A collaborative future

Ahead of his address to the National Professional Development Forum in Birmingham this month Teacher Development Trust Chief Executive David Weston chats to Yvonne Gandy about collaboration for school improvement and the tensions - and opportunities - it can create.

The way schools work together for improvement, professional development and teacher training has made big strides in recent years.

When the ‘school-led’ system was ramped up in 2010 by the coalition government the shift from government led and administered professional develop and school support was dramatic.

Across the country efforts to deliver that school-led system – led chiefly by teaching schools and their alliances – has matured somewhat since that time.

But it’s still not quite there as an efficient, effective system. Competition between teaching school alliances means that there’s still overlap and duplication. Now the government has made significant policy announcements to rectify that. It wants teaching schools and other groups of schools involved in the improvement and support agenda to work together in larger, more strategically focused groups. This is seen as one way of tackling one of the top priorities for schools - the recruitment and retention of teachers and leaders.

OLP’s National Professional Development Forum in Birmingham on 20 June will help to capture that debate around this new era of collaboration. OLP already has substantial experience in supporting the school-led system to deliver improvement, support, training and CPD and we want to hear from leaders about how we can support them as the school-led system enters this new chapter.

David Weston, the head of the Teacher Development Trust, will join us at the event, to talk about the future of CPD in this new era. I asked him to share his thoughts about collaboration and professional development.

How is the system performing at the moment and how should it change to meet the challenges of the future? 

Compared to much of the last decade, the last couple of years have seen relative stability in terms of system structures which has given leaders just a little bit more breathing room to consider leadership, governance and academisation more carefully. There is a sense that, in some areas, relationships between schools, local authorities, multi-academy trusts and teaching schools are beginning to mature. Unfortunately, this has been accompanied by increasing pressure on funding - not only in school funding but continued cuts in support and public services elsewhere. We're also seeing a surge of pressure for leaders to think hard about staffing and curriculum and this is compounded by changes - some minor tweaks and some much more significant - in school accountability.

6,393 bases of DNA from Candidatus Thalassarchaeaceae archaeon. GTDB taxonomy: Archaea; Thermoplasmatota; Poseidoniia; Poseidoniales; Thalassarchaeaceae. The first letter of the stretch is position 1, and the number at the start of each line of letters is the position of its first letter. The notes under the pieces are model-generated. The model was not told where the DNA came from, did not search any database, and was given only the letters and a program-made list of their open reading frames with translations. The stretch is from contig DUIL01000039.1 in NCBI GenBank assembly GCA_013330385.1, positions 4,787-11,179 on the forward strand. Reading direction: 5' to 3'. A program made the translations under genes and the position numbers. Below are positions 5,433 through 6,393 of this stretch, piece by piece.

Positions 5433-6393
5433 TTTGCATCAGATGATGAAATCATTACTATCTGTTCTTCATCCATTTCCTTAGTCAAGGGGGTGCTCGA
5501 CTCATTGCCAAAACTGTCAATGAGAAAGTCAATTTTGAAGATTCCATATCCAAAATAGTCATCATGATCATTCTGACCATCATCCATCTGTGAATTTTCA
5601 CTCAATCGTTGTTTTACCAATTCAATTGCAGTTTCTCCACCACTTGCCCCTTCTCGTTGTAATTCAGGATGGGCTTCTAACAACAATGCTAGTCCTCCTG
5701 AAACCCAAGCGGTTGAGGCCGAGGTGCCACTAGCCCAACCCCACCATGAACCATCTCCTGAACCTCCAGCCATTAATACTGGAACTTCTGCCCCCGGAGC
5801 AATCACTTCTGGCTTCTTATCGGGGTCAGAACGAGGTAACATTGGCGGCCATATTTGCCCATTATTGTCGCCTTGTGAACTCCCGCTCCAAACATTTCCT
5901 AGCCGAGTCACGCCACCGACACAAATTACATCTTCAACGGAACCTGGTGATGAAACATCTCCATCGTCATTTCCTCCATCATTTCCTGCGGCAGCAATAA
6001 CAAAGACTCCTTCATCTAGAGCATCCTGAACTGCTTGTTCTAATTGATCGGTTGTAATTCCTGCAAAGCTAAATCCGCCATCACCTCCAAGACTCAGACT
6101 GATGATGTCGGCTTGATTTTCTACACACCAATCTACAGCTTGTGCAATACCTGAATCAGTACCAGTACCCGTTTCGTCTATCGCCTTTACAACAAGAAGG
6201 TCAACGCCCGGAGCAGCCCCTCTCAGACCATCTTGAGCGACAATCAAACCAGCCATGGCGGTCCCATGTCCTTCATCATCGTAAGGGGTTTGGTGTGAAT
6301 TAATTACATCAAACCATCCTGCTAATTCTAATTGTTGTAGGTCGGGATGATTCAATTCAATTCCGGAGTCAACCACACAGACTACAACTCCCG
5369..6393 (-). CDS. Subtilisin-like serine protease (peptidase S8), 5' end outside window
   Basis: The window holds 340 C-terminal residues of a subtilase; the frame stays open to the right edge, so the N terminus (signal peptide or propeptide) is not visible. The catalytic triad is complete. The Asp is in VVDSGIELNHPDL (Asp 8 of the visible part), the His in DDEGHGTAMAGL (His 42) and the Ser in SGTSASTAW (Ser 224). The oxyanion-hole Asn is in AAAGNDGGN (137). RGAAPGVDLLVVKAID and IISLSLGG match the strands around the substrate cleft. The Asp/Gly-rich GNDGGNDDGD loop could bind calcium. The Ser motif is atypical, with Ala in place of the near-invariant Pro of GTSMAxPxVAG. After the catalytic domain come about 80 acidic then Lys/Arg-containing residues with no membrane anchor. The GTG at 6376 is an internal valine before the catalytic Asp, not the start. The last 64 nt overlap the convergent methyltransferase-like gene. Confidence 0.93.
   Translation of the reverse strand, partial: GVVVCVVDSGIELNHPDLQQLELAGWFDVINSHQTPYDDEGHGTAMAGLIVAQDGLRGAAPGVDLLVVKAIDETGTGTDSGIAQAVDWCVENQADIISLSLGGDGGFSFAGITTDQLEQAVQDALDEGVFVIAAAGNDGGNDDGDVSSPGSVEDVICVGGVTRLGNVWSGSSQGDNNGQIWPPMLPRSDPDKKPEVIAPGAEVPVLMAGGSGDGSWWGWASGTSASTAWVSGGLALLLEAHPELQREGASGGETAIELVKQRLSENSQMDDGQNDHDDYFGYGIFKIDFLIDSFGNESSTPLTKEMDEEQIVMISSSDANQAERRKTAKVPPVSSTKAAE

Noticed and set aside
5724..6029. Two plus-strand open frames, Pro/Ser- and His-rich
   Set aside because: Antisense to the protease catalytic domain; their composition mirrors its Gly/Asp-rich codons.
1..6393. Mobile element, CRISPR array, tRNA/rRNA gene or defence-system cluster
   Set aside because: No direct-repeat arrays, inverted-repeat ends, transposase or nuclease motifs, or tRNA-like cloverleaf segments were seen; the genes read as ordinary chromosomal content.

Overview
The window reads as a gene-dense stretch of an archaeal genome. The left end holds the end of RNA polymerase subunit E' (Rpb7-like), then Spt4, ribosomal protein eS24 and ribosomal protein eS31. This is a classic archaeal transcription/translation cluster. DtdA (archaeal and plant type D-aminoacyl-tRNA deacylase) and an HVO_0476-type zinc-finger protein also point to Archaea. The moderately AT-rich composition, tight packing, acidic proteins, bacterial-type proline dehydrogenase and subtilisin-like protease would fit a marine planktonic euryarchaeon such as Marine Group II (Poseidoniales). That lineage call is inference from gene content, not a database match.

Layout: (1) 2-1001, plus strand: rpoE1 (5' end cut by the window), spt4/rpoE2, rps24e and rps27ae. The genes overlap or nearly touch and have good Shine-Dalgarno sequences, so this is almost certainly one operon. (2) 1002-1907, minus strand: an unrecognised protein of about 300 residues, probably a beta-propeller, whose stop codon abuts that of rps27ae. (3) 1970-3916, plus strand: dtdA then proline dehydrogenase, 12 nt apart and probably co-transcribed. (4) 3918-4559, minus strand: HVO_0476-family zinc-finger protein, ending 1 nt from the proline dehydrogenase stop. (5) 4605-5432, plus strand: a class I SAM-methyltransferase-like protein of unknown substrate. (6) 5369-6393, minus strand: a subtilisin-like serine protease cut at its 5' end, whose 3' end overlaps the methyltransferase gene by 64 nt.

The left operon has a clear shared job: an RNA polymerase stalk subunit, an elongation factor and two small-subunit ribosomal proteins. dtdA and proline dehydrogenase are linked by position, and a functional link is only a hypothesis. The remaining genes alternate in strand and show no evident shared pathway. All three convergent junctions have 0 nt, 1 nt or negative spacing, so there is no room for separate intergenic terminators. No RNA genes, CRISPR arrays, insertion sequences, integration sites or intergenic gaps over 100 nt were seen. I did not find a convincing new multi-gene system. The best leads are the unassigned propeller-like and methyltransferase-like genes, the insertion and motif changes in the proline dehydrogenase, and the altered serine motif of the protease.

Against this mixed picture of both stability and change, there is the significant question of whether the system is developing the effective leadership of teaching and learning it needs. Most MATs are now too small and LAs too under-resourced to create truly specialist teams of subject experts and, nationally, subject and specialist associations need to be stronger. Connections between schools, subject/professional associations and universities are not strong enough and the NPQs need strengthening in leadership of pedagogy, curriculum and assessment. All of these factors contribute to significant weaknesses in the support structures that should be there to support the welcome push for better curriculum thinking and this makes the provision of effective CPD even more challenging.